There’s a famous scene in the HBO show “The Wire” where the unscrupulous Deputy Commissioner Rawls is addressing the police colonels and majors, and he says:
Gentlemen, the word from on high is that the felony rates district by district will decline by five percent before the end of the year. We are dealing in certainties. You WILL decrease the UCR felonies by the end of the year”
The Baltimore Police Department in the Wire engages in “stat juking,” or making small modifications to reports to create an artificial decrease in the crime rate. For example, aggravated assaults can be downgraded to assaults, and robberies can be downgraded to larcenies. This kind of statistical manipulation is not limited to police departments. People and organizations throughout the world utilize data improperly to prove their point, either through direct manipulation or unintentional misuse.
For example, the effectiveness of gun control policies as a tool for reducing gun violence has been debated at length over the past 50 years, and both sides of the debate believe extremely strongly that they are “on the side of the facts.” Gun control programs have been established in various forms in various countries with various cultures throughout the world. However, there is no true metric of “gun control success.” A blog writer with essentially any opinion about gun control will be able to find a study that supports his or her opinion. For example, a pro-gun control writer might find this paper, which shows a strong relationship between gun ownership and firearm homicide rates by state, but does little to control for confounding factors. A pro-gun rights writer might instead choose to cite the increase in homicides in the wake of a firearms control act in the UK as “proof” that gun control actually creates more gun victims (pictured below). In both cases, the writer and their followers feel validated by the “facts” that support them.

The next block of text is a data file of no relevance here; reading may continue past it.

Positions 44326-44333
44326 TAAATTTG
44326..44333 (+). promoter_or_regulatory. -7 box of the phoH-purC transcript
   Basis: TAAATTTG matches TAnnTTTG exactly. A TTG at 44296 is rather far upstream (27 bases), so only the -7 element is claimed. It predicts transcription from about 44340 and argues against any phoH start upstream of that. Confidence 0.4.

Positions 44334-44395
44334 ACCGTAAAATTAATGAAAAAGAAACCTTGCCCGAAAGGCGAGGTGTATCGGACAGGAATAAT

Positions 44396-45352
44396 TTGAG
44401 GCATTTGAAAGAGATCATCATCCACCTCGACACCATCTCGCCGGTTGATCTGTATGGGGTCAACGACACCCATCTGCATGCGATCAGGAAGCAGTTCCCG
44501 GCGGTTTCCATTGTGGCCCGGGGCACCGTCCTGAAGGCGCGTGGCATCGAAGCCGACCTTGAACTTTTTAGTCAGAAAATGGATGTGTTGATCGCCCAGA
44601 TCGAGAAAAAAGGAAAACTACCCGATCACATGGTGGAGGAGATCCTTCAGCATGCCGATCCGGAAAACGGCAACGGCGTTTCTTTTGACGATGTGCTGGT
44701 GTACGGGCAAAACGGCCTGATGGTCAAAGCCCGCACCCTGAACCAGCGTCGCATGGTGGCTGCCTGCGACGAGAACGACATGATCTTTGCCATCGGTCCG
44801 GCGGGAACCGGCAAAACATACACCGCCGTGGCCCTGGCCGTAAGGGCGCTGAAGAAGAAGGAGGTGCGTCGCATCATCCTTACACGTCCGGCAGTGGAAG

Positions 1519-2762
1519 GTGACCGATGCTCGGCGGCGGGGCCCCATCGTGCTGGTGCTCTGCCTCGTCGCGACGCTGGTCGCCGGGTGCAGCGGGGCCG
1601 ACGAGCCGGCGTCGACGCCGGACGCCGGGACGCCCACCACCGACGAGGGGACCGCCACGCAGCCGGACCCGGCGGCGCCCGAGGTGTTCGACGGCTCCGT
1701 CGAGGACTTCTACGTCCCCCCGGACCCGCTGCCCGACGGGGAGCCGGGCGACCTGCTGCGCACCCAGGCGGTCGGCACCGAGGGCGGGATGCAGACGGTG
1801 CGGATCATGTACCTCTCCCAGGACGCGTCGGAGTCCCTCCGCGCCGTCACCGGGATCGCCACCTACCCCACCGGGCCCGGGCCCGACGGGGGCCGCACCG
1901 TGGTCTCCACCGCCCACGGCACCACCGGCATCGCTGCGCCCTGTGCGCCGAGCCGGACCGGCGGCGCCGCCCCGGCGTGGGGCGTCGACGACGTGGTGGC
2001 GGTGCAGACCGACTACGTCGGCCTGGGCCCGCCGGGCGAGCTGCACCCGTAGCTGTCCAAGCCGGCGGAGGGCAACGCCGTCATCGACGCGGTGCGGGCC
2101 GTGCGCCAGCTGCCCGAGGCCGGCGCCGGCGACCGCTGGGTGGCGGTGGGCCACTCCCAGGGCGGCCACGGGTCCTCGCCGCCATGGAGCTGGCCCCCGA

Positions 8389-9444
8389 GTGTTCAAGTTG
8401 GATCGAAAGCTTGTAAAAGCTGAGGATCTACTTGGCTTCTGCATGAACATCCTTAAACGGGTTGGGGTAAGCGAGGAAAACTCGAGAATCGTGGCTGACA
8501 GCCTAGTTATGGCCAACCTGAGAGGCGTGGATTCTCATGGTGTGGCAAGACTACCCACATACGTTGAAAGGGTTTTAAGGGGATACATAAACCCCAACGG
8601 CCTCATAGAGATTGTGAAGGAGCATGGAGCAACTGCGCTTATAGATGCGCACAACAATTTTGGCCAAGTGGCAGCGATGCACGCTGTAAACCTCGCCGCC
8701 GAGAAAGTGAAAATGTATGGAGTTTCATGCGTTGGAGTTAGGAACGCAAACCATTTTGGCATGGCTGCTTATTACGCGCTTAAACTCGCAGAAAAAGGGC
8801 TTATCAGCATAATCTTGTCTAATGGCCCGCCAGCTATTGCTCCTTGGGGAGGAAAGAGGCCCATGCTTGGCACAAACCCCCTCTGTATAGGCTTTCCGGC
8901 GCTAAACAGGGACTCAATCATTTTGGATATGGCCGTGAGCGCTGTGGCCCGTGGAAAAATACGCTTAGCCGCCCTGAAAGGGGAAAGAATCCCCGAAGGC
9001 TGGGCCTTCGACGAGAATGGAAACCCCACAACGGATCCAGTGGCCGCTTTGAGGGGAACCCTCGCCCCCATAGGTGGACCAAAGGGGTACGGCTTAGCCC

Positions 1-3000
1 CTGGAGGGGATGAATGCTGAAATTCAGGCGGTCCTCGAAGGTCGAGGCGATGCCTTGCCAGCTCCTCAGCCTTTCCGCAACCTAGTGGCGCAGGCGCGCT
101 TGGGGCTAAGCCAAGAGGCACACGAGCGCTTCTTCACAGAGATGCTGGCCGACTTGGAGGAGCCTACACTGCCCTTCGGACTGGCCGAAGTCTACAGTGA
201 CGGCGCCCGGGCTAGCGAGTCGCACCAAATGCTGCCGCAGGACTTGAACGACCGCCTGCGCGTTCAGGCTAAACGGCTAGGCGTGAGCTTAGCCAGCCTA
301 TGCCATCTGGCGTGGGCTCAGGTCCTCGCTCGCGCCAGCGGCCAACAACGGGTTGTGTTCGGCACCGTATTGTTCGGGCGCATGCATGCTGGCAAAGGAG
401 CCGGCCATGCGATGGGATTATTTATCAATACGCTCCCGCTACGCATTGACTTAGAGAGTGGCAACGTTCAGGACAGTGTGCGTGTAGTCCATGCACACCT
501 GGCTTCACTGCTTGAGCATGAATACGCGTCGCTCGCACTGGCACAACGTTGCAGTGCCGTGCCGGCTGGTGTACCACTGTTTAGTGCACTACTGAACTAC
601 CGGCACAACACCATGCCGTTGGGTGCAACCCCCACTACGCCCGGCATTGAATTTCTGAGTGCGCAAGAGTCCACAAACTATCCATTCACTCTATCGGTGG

Rolling Up and Drilling Down with Simpson’s Paradox
From year 2000 to year 2013, the inflation-adjusted median wage in the US increased. However, for each educational subgroup (high school graduates, college graduates, etc), the median wage decreased. How is this possible? The key is that on average, people with more degrees make more money, and two things happened between year 2000 and year 2013:
- The distribution of educational subgroups shifted, and a larger proportion of the population started getting degrees
- The average value of a degree went down
This is an example of a well known but often misunderstood statistical phenomenon known as Simpson’s Paradox. Since the dawn of statistics, people have used Simpson’s Paradox to reframe experimental results and observations in a way that supports their agendas. An activist rallying about increases in the cost of living may choose to cite the fact that wages for every subgroup have gone down. A conservative speaking out against government wage regulations may instead choose to cite the overall increase in wages. Neither one tells the full story, but both can benefit from the side that they choose to share.